"Good," she said.  "Fuchsia was a giggly little twit."  And still staring into those pale, intense blue eyes, she leaned forward, tipped her face up, and returned the kiss--but not on the cheek.

            Sirius was still for a moment, then his arm tightened around her and his free hand came up to cup her face, fingers trailing along her jawline.  Claire did what she had been wanting to do for what seemed untold ages and slid her own fingers into that tangle of black hair, pulling the hair tie out and letting it fall down to frame both their faces.  It was, indeed, as soft as it looked, and it tickled, too, brushing against her face like fur.  She decided on the instant that she liked long-haired men.  Sirius tasted like chocolate.  Chocolate, and just a hint of something alcoholic, whatever the cocoa had been spiked with.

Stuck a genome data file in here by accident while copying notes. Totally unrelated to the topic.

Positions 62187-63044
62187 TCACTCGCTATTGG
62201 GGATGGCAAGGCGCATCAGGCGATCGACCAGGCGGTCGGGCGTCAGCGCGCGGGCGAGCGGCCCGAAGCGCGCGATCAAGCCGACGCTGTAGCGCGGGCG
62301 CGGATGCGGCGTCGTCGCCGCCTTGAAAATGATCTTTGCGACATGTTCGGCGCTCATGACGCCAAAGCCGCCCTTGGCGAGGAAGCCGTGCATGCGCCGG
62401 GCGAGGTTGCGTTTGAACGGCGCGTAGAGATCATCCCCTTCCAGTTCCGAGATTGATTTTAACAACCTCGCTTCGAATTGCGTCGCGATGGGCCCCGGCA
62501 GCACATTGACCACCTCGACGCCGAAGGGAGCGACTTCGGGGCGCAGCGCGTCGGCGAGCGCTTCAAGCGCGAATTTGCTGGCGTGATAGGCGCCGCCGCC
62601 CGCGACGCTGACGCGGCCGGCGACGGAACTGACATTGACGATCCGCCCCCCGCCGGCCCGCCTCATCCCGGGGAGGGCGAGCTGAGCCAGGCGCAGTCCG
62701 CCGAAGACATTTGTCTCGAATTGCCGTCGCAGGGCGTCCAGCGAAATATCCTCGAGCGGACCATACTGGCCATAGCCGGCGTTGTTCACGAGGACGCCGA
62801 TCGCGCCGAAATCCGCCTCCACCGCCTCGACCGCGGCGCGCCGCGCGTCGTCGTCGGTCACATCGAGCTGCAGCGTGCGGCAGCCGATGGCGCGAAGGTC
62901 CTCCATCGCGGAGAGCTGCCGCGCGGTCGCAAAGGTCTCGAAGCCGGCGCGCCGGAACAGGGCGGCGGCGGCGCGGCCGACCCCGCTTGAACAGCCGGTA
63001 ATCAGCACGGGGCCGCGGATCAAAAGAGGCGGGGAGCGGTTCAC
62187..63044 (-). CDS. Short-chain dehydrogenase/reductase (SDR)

They both kept their eyes open the entire time, blue gazing into blue.  Sirius's eyes were fascinating; lattices of blue and grey and silver, with a darker ring around the edge of the iris.  They were a huskies' eyes, canine eyes, Padfoot's eyes.  Claire found herself wondering fancifully if they shined in the dark, the way Remus's did.

            The kiss could have lasted seconds, it could have lasted hours.  The two of them finally drew apart, still watching each other.  Claire continued to play with a handful of Sirius's hair, brushing the ends of the strands against her fingers, and he left his right arm very firmly in place about her shoulders.

            "I never did that with Fuchsia either."  Sirius's voice was soft, weighted with fatigue, but still teasing.  The distinctive sound of London's East End slipped in around the edges of his words, traces of the accent his years at Hogwarts had never completely eradicated.  "You sure about this?"